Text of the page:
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The Bang-Bang Theory

Oh, Boys! Why They Do The Things They Do
Oh, Boys! Why They Do The Things They Do

Before guns even existed, little caveboys probably pointed sticks at each other and grunted something (who knows what, exactly), fully expecting little cavebuddy to keel over.

During a Q&A session with, renowned gender expert and child psychologist Michael Thompson, PhD, shared the story of a Quaker mother from Philadelphia, who like all good Quakers believed in peace and pacifism. Toy guns of any kind were completely forbidden in her house. Yet, one morning her son chewed his toast into the shape of a pistol and shot his little brother with it.

These days, whether or not boys are exposed to violence-infused media, the daily news or video games for instance, Dr. Thompson assures parents that research shows “that there is no relationship between childhood make-believe gun play and actual adult violence.”

Nonetheless, no parent, moms especially, relishes the notion of looking down the barrel of the Lego machine gun her son engineered for the express purpose of offing her – all in good fun, of course. Dr. Thompson cautions moms not to worry and to remember that your son isn’t trying to hurt you. He’s just looking for a reaction to his imagined power.

Next time, little man approaches with guns a blazin’, Dr. Thompson suggests a tactic he picked up from Playful Parenting, by Larry Cohen, PhD. “If a child shoots you with a gun, you say, ‘That’s a love gun and when you shoot me with it, I have to kiss you.’” Then, Thompson says, moms should jump up and chase him until you can grab him and make good on the threat with a smooch. “Do that a bunch of times,” Thompson adds, “and the game will be transformed for you. You will begin to see it as imaginative play that you can enjoy too.” Frankly, this game almost makes me wish we had had a boy. Almost.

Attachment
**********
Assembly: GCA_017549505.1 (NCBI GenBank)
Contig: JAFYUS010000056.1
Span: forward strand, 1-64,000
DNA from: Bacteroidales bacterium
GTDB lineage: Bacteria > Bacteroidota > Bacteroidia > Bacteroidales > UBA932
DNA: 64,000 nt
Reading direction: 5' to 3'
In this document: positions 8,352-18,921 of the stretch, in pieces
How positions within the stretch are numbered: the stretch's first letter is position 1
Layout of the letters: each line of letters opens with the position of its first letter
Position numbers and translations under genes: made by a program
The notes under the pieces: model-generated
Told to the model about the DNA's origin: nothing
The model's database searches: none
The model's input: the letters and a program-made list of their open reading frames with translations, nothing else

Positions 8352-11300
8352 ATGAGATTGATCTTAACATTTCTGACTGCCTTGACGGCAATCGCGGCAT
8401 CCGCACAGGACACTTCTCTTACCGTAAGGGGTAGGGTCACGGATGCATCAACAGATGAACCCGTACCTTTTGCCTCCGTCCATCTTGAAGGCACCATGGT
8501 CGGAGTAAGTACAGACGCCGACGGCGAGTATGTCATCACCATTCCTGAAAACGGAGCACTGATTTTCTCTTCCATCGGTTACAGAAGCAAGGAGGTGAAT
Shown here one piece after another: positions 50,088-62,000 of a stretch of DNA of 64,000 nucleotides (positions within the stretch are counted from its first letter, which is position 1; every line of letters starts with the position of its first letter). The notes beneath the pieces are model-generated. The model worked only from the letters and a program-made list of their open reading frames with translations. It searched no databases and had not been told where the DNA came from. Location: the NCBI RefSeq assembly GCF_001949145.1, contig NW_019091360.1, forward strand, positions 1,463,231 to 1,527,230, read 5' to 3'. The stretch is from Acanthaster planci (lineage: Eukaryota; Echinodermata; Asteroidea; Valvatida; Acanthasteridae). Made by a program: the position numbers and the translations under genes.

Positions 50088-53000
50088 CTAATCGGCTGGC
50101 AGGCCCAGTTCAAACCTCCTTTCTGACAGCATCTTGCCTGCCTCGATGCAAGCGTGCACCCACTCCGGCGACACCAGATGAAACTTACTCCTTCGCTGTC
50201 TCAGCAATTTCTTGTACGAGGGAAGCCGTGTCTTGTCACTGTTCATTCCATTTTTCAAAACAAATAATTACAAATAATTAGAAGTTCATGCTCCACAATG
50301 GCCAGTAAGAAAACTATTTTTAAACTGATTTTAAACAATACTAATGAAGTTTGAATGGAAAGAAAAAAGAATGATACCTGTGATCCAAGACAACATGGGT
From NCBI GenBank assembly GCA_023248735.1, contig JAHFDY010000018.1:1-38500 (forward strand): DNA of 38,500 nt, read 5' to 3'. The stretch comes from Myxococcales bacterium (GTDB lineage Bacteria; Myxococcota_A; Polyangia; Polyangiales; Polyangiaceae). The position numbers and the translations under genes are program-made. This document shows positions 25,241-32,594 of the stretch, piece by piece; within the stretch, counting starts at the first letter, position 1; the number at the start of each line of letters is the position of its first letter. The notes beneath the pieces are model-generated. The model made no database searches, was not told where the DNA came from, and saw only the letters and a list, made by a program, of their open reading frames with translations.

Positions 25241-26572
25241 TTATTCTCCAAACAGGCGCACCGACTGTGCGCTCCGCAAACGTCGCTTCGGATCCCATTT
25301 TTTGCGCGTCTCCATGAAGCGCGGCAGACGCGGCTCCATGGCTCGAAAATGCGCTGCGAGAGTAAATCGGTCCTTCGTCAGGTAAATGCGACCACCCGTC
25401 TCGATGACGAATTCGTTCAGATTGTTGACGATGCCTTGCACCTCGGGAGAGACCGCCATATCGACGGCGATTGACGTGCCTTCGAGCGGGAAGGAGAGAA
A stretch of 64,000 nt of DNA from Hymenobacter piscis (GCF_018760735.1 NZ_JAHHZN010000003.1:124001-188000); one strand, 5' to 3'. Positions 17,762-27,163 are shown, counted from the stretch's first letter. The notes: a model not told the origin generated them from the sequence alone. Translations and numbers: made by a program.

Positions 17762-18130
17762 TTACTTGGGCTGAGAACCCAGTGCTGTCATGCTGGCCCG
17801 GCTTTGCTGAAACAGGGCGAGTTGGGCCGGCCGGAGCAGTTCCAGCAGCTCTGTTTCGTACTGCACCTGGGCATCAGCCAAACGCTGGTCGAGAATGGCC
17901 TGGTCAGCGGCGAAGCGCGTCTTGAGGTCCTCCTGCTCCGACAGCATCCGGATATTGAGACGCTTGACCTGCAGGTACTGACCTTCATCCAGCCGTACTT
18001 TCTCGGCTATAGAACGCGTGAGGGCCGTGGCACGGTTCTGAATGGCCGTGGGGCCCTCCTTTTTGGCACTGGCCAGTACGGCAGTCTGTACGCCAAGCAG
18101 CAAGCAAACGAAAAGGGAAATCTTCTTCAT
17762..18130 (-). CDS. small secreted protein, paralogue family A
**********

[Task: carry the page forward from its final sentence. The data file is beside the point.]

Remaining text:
In the meantime, the psychologist says parents should try not to overreact to gun play and keep in mind that most of our fathers, and many of our brothers, played with toy guns growing up – maybe even the taboo plastic kind. Mine did. And the majority of them turned out just fine.



Karen Schwartzkopf has her dream job as managing editor of RFM. Wife, mother, arts and sports lover, she lives and works in the West End with her family, including husband Scott, who not coincidentally is RFM’s creative director. You can read Karen’s take on parenting her three daughters – Sam, Robin, and Lindsey, also known as the women-children – in the Editor’s Voice.
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